We illustrate here how to use the package **Electrical.m.** For a full description of the package functionality, see notebook **Electrical.nb**. Also, usage messages for the symbols defined in the package are available.

The commands to the CFLP interpreter are given in input cells. these cells can be recognized by the presence of an **In[_]** prompt to the left side. For executing them, the user must reach with the cursor in the cell area--either by clicking with the mouse on the cell, or with the arrow keys--and press SHIFT-ENTER.

First, we read in the package by issuing the command

The reading command for Electrical.m executes all the *Mathematica* commands called in the package. The first two message lines

notify the user on the success of establishing *MathLink* connections between CFLP interpreter and scheduler, and between scheduler and constraint solvers

The subsequent messages refer to the conditional rewrite rules defined for electrical components and electrical connections. For example, the messages:

refer to the conditional rewrite rules (CRRs) that were defined for serial connections: there are two rules defined, the first one with variables S, L, R, and the second one with variables C1,CS,L,L1,R,S, and L1 being an extra variable (i.e. a variable that does not appear in the left hand side of the CRR).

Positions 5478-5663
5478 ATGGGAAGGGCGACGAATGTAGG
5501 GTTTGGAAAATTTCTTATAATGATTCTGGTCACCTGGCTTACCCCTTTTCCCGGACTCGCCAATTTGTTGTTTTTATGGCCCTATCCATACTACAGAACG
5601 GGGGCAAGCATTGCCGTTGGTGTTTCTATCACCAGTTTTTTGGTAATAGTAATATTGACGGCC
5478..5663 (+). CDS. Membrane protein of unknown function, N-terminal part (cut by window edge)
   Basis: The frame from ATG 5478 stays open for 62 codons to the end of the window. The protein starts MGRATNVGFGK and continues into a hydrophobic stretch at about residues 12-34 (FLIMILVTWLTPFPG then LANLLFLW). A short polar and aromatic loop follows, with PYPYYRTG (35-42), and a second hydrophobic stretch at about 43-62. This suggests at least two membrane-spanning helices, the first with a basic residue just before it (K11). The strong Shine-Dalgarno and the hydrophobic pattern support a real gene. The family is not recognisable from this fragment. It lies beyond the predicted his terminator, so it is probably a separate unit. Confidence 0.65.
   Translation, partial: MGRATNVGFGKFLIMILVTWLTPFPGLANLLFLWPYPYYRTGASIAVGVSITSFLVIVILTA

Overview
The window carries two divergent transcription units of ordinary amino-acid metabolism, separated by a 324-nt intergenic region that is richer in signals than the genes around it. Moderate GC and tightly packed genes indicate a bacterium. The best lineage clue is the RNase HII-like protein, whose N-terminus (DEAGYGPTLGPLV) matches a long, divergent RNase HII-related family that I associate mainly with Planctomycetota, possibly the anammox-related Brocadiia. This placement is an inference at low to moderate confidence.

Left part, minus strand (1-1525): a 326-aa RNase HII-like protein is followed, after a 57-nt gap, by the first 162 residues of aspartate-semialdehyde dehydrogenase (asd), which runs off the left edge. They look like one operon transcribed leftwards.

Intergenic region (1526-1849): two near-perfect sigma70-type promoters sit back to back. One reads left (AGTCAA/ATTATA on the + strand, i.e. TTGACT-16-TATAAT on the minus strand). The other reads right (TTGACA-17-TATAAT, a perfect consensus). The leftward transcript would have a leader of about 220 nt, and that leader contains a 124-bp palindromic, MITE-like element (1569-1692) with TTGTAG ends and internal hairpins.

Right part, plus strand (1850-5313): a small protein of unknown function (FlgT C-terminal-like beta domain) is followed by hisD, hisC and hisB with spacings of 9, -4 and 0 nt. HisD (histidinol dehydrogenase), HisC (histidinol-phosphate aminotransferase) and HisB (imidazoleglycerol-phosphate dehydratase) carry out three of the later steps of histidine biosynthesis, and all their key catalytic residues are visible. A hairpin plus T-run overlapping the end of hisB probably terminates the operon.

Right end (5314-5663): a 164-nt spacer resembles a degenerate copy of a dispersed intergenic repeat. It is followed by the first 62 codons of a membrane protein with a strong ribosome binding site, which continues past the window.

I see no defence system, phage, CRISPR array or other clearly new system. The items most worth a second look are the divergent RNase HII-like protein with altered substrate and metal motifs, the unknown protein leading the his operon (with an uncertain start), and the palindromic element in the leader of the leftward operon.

From now on, the CFLP interpreter and the definitions provided in the sample package Electrical.m are accesible to the user. For getting a list of the symbols created in this sample package, we type in

capacitor earth EInst elJoin inductor junction LInst parallel resistor RInst s serial sig source

CInst

All this symbols have attached a usage message, which can me displayed with the command

?*symbol*

For example,

indicates the syntax of the **capacitor** predicate for expressing the behavior of an electrical capacitor. (A more detailed description of our model is available in the notebook **Electrical.nb**)

*Remark:*

The pallete **CFLPsyntax.nb** is provided for typing in CFLP expressions.For using it, use the menu option **File/Opem...** and select the file** CFLPsyntax.nb.** The pallete contains templates for the language constructs of the interepreter and looks as shown below.

Using the palette is very simple: a click with the mouse on the palette cell containing the needed template will copy the template to the current cursor position in your *Mathematica* notebook. The user is required to fill in the placeholders (represented as squares), and jumping from a placeholder to the next one is possible by clicking TAB.

□

This command switches off the warning messages printed by *Mathematica* when the user defines symbols with similar names.